“Female Footballers Are Finally Being Taken Seriously”

Fall 2019 - At the start of the football season, we interviewed Juliette Hurier and Matilde Alvarez Morera, the captains of ‘Les Biches’, the women’s football team of Sciences Po.

How long have you been playing football at Sciences Po? 

Juliette: As soon as I arrived at Sciences Po in the first year of the undergraduate college, I wanted to take up this sport again, which I had put aside for too long. Football has always been a part of my life, but the preconceptions/prejudices attached to women’s football discouraged me from playing the sport. It was thus very important for me to emancipate myself from these pressures by joining this well-respected and admired women’s sports team at Sciences Po.

Last year, the (women’s football) team set the bar really high with their performance. Do you feel under pressure to deliver the same level of performance this year, or to do even better?

Matilde: We want to do better this year and hopefully make it to the final rounds of the French national championships. Last year’s team was a great one, with a lot of talented individual players. But this year is a whole other deal. We haven’t started the season yet and you can already see a fantastic team coming together with a really strong level… but I don’t want to jinx it! Recruitment was successful and we have a very international team, so it’s very exciting.

Who were your sporting role models growing up, and who are they now? 

Matilde: My family is from Argentina and football is obviously quite at the core of most of our discussions. Messi was mentioned over and over again, and is the player I would continue to support for sure. But sports idol? I would without hesitation say Serena Williams. She is strong, she is powerful, she is an incredible tennis player, she is fantastic at interviews, and she had a kid at the same time! It is worth mentioning Macarena Sanchez as well, who negotiated the first professional soccer contract for a woman in Argentina this year. But watching the Women’s World Cup and hearing about women from different countries with their own national struggles was heartwarming and distressing at the same time.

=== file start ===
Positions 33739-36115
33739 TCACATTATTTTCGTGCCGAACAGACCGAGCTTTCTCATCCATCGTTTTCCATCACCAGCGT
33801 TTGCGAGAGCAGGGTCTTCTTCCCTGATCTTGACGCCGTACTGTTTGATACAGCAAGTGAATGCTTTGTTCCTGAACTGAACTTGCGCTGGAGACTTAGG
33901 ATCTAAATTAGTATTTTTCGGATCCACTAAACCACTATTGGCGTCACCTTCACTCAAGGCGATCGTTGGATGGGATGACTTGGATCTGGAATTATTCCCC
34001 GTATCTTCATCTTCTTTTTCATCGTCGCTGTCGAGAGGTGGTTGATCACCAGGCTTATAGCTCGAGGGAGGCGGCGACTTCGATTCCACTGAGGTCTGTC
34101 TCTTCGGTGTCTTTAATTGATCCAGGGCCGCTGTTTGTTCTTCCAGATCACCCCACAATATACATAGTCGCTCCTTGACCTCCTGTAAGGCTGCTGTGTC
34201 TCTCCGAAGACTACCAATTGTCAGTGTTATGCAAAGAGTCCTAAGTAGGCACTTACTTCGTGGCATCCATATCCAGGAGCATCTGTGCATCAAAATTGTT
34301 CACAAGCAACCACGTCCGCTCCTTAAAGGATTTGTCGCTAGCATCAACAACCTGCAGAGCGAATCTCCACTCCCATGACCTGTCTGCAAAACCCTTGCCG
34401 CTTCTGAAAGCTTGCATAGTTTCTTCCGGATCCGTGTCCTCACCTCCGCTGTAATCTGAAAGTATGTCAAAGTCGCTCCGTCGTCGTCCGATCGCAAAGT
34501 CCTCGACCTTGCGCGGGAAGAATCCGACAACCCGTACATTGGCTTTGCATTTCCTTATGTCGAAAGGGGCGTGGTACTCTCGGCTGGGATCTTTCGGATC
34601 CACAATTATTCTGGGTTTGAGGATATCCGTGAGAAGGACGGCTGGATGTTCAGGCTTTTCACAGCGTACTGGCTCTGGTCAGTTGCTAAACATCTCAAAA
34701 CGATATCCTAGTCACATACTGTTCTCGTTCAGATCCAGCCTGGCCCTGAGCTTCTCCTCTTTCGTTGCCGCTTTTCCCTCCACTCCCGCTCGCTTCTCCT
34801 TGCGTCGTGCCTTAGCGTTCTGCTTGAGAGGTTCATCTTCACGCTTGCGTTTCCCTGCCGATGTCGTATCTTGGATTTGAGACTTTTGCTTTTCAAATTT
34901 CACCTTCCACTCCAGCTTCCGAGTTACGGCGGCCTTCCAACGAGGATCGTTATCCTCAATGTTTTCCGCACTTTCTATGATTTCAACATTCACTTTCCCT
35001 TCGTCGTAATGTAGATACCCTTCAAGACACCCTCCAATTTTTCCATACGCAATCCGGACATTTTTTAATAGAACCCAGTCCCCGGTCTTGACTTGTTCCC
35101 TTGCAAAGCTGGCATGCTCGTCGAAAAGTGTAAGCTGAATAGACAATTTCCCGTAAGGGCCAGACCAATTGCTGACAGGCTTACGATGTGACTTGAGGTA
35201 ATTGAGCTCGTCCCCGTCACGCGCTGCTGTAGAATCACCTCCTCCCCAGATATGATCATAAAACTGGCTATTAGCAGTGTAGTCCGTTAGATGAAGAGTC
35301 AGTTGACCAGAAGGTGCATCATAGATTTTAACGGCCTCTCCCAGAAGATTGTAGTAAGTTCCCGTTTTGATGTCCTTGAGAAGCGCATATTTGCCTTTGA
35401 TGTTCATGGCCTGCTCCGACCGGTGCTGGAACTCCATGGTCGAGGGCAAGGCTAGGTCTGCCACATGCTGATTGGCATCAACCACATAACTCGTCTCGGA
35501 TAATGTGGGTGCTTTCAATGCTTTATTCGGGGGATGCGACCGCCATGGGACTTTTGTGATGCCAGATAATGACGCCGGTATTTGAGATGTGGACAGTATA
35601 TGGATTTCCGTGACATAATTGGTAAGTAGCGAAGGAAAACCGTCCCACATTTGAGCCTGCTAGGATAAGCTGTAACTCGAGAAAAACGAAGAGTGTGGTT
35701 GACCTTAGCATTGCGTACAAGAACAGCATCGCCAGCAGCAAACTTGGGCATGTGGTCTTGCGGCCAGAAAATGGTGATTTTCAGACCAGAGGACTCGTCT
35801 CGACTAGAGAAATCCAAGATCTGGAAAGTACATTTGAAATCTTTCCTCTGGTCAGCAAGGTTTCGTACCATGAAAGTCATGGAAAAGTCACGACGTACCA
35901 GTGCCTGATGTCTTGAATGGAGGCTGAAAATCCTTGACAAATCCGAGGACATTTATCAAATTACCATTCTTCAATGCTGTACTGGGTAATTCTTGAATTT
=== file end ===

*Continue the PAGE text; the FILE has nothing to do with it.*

What is it like to go from being ‘one of the players’ to team captains? What are your leadership styles?

Juliette: Becoming captain is a heavy responsibility and no longer only assumes having to give one’s maximum on the field during matches. Captains must assure the cohesion of the team, motivate all the players, and above all make them feel like they are accepted and at home, no matter their individual performance. I would say that Matilde and I have two leadership styles that are distinct yet complementary. Matilde embodies the dynamism of the team - she’s always cheerful and always behind her players… I’d say that I am more discreet when it comes to game-building and the individual accompaniment of the players. A good duo that functions perfectly, both on and off the pitch!

Were you able to watch the games of or attend the Women’s World Cup in France during the summer of 2019? 

Juliette: Of course! I watched all the matches of the French team with my friends, with the same kind of ambiance and level of enthusiasm as I did for the men’s team the previous year.
 
Matilde: Yes, absolutely! I watched it with my little brother and his friends, sometimes in bars in Paris. The screenings were often hosted by an organisation founded by Sciences Po alumni from our team! Many players on our team were also volunteers at the World Cup.

What did it mean to you to have so much attention being paid to women’s football this year?

Juliette: The FIFA Women’s World Cup began in France around the time that I returned from my third year abroad in the United States. In the US,  women’s football is given full consideration and is highly promoted. I thus was very hopeful that I’d see the same kind of enthusiasm in France.

I think that women’s football in France certainly benefited from the hype attached to the victory of the French team in the 2018 men’s world cup, but it has also undergone a major transition linked to fundamental work that was carried out over many years. 

Female footballers are finally being taken seriously, in the same vein as male athletes, and with the same performance. Little girls no longer have to be afraid to tell their parents they want to play football. This is all also linked to publicity, because being able to see women proudly wearing the French jersey on a daily basis, in the windows of stores, on buses, on TV, makes it a visible and attractive reality!

How do you see your team’s future in the years to come?

Matilde: The idea of playing 8v8 was to encourage women soccer teams to evolve towards 11v11. The league didn’t quite work nationally, but I do hope it will develop soon. Otherwise, Juliette and I, like other captains before, are focused on ensuring that the spirit of the Biches team continues to thrive in the following years. Our team is well set in national rankings - hopefully we will maintain that reputation!

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